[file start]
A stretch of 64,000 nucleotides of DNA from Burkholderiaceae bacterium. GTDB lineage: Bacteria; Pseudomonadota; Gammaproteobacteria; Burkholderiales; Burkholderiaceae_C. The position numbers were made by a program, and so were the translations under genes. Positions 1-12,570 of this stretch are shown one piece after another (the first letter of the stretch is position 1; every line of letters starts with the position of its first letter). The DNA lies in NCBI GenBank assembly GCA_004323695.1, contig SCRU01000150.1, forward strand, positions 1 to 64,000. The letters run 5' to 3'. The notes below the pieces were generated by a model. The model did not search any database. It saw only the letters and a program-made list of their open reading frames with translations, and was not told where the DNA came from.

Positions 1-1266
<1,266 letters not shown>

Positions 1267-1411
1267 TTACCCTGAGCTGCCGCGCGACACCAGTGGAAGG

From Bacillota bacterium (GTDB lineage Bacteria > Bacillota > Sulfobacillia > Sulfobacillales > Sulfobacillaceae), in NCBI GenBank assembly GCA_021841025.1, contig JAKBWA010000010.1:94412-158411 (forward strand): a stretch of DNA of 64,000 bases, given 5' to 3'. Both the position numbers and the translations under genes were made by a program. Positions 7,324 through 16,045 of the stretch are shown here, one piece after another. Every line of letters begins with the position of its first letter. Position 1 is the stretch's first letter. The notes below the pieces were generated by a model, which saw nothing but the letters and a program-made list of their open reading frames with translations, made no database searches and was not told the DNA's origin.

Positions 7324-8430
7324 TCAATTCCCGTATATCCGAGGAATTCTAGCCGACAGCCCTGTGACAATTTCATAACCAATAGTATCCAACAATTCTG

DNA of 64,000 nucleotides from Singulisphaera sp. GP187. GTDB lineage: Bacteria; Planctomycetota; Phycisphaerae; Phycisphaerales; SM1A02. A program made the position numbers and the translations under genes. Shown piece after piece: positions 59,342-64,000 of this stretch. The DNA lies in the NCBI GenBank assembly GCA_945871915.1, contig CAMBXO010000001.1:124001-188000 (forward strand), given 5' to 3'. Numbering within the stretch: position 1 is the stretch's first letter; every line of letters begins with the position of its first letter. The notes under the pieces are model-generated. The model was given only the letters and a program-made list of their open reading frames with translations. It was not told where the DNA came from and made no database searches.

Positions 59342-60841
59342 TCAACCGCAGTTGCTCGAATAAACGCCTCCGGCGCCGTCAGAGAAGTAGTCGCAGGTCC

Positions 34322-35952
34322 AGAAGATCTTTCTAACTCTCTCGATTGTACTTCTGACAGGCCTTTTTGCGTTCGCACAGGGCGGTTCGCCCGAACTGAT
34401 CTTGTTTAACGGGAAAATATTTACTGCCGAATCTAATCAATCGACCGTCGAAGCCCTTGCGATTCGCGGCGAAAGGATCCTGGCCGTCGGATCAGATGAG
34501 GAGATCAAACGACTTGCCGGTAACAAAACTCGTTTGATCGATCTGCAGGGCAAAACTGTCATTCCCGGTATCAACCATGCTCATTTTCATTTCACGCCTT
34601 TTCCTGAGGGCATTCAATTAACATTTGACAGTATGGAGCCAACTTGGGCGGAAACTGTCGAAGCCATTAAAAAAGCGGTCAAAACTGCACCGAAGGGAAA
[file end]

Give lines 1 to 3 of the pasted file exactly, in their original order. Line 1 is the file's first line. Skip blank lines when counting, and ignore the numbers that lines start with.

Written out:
A stretch of 64,000 nucleotides of DNA from Burkholderiaceae bacterium. GTDB lineage: Bacteria; Pseudomonadota; Gammaproteobacteria; Burkholderiales; Burkholderiaceae_C. The position numbers were made by a program, and so were the translations under genes. Positions 1-12,570 of this stretch are shown one piece after another (the first letter of the stretch is position 1; every line of letters starts with the position of its first letter). The DNA lies in NCBI GenBank assembly GCA_004323695.1, contig SCRU01000150.1, forward strand, positions 1 to 64,000. The letters run 5' to 3'. The notes below the pieces were generated by a model. The model did not search any database. It saw only the letters and a program-made list of their open reading frames with translations, and was not told where the DNA came from.

Positions 1-1266
<1,266 letters not shown>